In an article in The Economist, adjunct fellow with the Manhattan Institute's Center for Legal Policy, Marie Gryphon, is cited for her work exploring the likely effects of adopting a loser-pays rule for attorneys' fees. In a loser-pays system, the losing party is responsible for reimbursing the winning party's legal expenses, including attorneys' fees.
The Economist piece examined loser-pays rules as implemented in their respective customized forms in Texas, Alaska and Florida (1980-1985) and also discussed medical-malpractice caps on noneconomic damages, the central theme of Ted Frank's most recent debate with Cato's Shirley Svorny.
The article cites Marie's advocacy for the development of a litigation insurance system:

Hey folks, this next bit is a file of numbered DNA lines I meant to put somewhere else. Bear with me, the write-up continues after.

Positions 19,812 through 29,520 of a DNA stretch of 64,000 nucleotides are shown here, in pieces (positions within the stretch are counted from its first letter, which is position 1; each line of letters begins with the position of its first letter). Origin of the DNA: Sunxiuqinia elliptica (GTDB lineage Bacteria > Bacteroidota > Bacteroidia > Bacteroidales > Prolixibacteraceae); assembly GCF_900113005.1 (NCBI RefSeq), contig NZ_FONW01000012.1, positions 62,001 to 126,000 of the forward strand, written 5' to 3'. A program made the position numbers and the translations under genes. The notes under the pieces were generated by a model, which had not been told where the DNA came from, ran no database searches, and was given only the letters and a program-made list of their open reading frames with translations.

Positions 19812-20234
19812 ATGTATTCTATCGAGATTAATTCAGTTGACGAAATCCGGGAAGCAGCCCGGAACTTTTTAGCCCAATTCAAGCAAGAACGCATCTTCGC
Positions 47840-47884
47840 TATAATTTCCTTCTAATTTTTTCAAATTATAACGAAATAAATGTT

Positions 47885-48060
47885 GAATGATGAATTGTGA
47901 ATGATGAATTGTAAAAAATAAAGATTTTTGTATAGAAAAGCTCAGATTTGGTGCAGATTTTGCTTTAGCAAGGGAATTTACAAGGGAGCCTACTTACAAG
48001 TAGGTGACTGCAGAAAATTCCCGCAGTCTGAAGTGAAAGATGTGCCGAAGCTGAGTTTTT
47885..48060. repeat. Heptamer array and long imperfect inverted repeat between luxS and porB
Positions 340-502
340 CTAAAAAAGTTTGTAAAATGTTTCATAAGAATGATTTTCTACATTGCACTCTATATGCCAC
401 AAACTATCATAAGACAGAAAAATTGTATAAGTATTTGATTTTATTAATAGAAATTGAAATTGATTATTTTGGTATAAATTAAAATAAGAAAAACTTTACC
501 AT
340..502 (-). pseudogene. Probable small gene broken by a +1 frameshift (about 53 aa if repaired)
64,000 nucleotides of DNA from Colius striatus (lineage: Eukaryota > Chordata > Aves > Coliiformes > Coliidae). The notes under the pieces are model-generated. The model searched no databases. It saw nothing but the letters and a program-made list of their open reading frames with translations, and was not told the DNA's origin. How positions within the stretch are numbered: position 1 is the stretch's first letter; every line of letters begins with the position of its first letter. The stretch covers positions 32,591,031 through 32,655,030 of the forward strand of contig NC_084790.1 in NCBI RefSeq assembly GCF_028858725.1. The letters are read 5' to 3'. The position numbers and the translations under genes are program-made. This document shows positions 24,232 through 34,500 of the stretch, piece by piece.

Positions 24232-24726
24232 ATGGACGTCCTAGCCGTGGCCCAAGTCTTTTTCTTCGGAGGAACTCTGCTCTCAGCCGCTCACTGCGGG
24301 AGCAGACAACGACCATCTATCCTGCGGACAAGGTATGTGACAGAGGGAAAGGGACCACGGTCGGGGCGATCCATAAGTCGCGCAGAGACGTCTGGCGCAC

Marie Gryphon of the Manhattan Institute, a centre-right think-tank, who is author of a loser-pays proposal, says that Texas got "much less than half a loaf", and that Florida was spooked too quickly. She argues that loser-pays countries need legal insurance, which can be bought (for example) in England for just £100-200 ($150-300) after an alleged loss, but before a suit is filed. Lawyers can advance the premiums and add them to their bills. In other countries, such as Germany, many households carry standing legal insurance with a small monthly premium. Ms Gryphon argues that in such a mature loser-pays market more small-value but high-merit cases would be brought, while both small "nuisance" suits and big "lottery" suits would be less attractive to lawyers.